SAN FRANCISCO - Before the Internet, books were written -- and published -- blindly, hopefully. Sometimes they sold, usually they did not, but no one had a clue what readers did when they opened them up. Did they skip or skim? Slow down or speed up when the end was in sight? Linger over the sex scenes?
A wave of startups is using technology to answer these questions -- and help writers give readers more of what they want. The companies get reading data from subscribers who buy access to an array of titles for a flat monthly fee, doing for books what Netflix did for movies and Spotify for music.
"Self-published writers are going to eat this up," said Mark Coker, the chief executive of Smashwords, a large independent publisher. "Many seem to value their books more than their kids. They want anything that might help them reach more readers."
Last week, Smashwords made a deal to put 225,000 books on Scribd, a digital library that unveiled a reading subscription service in October. Many of Smashwords' books are already on Oyster, a New York-based subscription startup that also began in the fall.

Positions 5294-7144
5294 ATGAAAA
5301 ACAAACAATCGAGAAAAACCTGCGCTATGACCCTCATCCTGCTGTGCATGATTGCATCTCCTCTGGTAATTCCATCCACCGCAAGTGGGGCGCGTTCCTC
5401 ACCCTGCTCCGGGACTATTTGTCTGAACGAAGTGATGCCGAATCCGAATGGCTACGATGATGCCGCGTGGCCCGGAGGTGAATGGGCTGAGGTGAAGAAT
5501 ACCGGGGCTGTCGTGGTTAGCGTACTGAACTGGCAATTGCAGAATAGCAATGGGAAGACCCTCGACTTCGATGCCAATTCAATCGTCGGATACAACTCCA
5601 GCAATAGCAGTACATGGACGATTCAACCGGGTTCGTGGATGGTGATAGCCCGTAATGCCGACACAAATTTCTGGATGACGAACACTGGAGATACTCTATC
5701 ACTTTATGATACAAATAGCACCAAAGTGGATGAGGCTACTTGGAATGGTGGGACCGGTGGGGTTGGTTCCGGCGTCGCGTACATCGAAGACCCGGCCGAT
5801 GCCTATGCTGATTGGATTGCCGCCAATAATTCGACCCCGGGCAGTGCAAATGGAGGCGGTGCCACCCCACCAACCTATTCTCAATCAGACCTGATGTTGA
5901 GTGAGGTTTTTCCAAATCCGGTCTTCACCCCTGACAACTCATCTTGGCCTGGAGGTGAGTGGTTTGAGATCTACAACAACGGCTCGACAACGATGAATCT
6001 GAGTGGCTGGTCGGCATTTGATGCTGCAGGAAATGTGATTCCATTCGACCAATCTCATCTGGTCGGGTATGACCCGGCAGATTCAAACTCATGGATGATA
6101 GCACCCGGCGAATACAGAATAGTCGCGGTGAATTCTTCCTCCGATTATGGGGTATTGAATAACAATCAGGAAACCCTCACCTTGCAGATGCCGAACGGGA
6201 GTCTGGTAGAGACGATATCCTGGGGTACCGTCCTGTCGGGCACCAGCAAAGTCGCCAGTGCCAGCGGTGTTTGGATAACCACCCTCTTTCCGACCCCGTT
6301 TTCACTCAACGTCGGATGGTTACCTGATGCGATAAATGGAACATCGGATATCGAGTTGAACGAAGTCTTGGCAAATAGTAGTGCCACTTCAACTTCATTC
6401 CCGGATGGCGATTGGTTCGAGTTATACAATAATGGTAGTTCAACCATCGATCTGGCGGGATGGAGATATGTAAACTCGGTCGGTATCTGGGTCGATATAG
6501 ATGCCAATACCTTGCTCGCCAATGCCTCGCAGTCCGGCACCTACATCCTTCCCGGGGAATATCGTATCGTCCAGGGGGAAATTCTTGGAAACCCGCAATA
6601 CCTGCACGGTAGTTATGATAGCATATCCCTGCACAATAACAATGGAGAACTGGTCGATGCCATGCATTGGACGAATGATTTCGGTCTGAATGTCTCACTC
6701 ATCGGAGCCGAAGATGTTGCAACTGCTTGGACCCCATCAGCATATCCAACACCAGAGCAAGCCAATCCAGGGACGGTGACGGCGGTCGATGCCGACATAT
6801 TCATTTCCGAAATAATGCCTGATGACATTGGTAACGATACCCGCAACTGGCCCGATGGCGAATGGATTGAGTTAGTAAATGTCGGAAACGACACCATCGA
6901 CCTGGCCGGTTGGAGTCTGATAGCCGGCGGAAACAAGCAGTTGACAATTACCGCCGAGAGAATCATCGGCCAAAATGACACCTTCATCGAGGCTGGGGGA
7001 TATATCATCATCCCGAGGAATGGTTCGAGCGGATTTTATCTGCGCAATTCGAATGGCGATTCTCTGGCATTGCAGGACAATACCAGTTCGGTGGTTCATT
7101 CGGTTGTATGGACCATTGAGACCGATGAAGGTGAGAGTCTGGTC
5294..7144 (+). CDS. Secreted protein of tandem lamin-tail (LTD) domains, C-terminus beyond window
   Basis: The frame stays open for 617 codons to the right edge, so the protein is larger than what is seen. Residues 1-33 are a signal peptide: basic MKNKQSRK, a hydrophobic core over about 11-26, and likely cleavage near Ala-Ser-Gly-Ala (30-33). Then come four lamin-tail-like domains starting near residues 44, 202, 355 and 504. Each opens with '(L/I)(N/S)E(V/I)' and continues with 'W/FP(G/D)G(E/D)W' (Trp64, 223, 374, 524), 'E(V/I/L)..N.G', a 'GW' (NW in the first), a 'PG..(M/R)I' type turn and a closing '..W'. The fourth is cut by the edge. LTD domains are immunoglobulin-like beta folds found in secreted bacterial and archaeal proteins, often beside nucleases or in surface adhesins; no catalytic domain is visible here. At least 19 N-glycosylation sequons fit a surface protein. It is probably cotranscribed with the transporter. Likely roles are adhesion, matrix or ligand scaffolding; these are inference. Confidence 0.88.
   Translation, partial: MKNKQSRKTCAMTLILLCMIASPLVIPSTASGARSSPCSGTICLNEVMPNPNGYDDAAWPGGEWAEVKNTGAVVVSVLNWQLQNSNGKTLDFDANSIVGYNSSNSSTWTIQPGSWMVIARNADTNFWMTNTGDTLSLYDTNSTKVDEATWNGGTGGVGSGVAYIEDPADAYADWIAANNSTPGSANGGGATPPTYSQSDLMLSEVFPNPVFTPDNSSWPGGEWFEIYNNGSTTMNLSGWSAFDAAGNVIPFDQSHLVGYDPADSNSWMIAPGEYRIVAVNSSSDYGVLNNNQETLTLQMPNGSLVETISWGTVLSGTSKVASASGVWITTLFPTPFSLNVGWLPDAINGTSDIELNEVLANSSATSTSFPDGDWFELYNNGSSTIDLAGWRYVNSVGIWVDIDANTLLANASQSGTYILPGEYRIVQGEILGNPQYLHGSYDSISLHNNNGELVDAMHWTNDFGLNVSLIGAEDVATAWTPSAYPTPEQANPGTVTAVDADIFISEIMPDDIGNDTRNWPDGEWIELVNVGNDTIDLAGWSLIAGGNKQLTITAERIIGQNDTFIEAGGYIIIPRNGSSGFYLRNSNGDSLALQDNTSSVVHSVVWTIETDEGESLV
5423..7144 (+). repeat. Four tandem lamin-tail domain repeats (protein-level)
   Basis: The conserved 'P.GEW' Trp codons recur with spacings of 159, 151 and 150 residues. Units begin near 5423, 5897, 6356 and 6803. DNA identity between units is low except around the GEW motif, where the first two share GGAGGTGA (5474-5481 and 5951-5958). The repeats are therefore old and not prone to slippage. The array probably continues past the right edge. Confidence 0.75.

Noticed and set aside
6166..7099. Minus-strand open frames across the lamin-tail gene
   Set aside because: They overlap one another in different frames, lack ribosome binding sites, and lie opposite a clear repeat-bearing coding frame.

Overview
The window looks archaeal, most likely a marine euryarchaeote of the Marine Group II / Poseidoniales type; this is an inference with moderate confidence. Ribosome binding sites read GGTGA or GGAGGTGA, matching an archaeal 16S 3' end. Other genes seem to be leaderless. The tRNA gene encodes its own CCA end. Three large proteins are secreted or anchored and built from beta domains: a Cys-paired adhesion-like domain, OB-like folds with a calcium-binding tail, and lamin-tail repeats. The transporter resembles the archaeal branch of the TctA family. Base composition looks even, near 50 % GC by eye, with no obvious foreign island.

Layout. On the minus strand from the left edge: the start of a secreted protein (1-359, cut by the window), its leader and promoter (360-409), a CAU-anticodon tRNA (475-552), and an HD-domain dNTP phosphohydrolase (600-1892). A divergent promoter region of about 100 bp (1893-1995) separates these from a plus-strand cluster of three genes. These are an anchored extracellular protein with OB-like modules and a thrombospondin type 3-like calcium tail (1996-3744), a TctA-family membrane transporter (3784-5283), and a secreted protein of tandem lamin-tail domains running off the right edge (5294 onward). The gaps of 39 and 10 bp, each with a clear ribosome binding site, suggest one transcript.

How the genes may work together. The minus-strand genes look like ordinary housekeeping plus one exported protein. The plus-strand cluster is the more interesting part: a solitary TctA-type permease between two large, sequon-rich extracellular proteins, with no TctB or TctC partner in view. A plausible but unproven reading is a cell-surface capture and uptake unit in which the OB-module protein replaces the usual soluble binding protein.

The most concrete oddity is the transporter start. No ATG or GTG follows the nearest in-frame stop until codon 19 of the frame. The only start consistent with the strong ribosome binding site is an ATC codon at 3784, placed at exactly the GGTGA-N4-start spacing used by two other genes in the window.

The move to exploit reading data is one aspect of how consumer analytics is making its way into every corner of the culture. Amazon and Barnes & Noble collect vast amounts of information from their e-readers but keep it proprietary.
Now the startups -- which also includes Entitle, a North Carolina-based company -- are hoping to profit by telling all.
"We're going to be pretty open about sharing this data so people can use it to publish better books," said Trip Adler, Scribd's chief executive.
Quinn Loftis, a writer of young adult paranormal romances who lives in western Arkansas, interacts extensively with her fans on Facebook, Pinterest, Twitter, Goodreads, YouTube, Flickr and her own website. These efforts at community, most of which did not exist a decade ago, have given the 33-year-old a six-figure annual income. But having actual data about how her books are being read would take her market research to the ultimate level.